Authors: Elyse Kats*, Arizona State, Deborah Salon, Arizona State University
Topics: Transportation Geography, Sustainability Science
Keywords: Home Choice, Residential Choice Theory, Sustainable Transit, Transportation
Session Type: Paper
Start / End Time: 9:55 AM / 11:35 AM
Room: 8223, Park Tower Suites, Marriott, Lobby Level
Presentation File: No File Uploaded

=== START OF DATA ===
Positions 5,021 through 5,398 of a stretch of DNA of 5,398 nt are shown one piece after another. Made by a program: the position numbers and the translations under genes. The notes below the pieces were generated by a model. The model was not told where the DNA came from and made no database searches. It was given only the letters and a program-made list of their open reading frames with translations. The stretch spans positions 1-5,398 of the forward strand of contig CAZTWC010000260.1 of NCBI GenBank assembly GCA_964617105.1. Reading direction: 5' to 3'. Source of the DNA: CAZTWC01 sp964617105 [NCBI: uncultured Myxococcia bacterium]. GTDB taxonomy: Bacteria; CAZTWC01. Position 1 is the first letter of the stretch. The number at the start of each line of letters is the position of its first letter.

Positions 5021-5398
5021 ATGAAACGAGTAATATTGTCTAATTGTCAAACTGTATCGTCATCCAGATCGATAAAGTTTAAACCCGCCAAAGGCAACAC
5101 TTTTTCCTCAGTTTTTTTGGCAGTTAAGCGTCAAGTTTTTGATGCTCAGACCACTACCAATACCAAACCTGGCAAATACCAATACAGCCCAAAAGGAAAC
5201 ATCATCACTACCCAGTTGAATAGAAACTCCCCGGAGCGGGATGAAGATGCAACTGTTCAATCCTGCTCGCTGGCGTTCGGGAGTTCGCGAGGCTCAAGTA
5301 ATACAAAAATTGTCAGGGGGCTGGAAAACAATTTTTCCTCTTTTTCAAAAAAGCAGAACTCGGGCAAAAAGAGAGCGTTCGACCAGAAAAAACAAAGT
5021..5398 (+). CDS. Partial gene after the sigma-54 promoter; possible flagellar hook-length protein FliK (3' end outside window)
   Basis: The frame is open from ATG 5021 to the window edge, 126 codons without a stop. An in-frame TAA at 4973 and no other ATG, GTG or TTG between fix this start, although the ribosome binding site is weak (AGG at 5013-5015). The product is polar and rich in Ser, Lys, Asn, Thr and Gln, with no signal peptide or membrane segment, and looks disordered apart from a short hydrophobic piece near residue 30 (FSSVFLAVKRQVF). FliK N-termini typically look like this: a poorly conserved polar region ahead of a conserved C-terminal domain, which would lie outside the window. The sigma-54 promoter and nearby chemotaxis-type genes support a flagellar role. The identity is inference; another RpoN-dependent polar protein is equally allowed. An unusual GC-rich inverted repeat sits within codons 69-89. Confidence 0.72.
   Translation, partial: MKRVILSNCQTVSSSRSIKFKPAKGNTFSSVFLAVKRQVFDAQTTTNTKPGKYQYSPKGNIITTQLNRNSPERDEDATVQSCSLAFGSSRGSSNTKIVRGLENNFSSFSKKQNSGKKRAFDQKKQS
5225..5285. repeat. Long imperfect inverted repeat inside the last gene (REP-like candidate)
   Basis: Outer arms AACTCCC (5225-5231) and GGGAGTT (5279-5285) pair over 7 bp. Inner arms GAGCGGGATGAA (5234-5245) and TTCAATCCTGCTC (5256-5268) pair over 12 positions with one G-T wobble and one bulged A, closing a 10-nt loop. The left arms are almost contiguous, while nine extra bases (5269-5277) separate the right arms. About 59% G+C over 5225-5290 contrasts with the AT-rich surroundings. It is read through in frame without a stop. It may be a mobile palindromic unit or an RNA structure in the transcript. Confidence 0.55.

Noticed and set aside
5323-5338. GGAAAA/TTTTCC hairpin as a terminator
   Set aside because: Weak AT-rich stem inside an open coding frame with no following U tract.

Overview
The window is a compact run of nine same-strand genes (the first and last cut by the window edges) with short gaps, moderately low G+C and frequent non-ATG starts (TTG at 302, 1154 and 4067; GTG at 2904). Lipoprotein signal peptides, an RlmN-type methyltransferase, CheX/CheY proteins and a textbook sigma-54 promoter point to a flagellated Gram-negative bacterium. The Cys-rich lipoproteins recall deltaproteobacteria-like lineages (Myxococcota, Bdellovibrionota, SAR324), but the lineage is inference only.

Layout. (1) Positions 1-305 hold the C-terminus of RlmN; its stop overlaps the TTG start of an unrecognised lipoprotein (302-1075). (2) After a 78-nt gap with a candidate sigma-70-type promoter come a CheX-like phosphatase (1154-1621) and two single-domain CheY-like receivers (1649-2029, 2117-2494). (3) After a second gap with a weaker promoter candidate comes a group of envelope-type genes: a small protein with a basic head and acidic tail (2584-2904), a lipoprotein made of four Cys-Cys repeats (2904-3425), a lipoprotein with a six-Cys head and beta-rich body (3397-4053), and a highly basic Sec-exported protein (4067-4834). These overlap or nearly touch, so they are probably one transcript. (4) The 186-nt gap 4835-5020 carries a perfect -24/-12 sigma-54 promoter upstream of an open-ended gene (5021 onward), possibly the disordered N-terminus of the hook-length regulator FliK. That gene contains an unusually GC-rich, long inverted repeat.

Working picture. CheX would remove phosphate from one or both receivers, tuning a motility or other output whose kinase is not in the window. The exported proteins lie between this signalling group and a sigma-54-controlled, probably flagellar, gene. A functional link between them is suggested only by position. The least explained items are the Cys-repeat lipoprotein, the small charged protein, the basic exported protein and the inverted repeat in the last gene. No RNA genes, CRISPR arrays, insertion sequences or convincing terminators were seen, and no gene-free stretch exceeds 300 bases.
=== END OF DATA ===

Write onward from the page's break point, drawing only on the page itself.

How do transportation implications enter into people’s decision about where to live? This is the research question that we set out to investigate, using an interview-based, qualitative approach. It is important to understand the role of the transportation environment in the home choice process; if Americans are going to make sustainable transportation choices in their daily lives, their choice of where to live is critical. We conducted in-depth interviews with 15 households who had purchased homes within the past 2 years in the Phoenix, AZ metropolitan area, and obtained home-choice-in-brief stories for an additional 30 households from a local realtor. We then used these stories to put together a hypothesized decision tree to represent how Phoenix home buyers choose their homes. Each household had a unique home-choice process, but the decision tree analysis allowed us to uncover common themes and processes. Relative to transportation, most households did seek proximity to key destinations in their lives (i.e. jobs, family, friends, or particular schools), but many did not strongly prioritize their commute trip in making their home choice. Some looked for sustainable transportation mode access, such as a walkable neighborhood and transit nearby. Other considerations often led households to purchase homes in neighborhoods without these amenities, however. One surprising finding was the extent to which limited housing stock availability in neighborhoods with sustainable transportation options deterred homebuyers from even searching in these areas. This suggests that there is more demand for these neighborhoods than is reflected in actual home choices.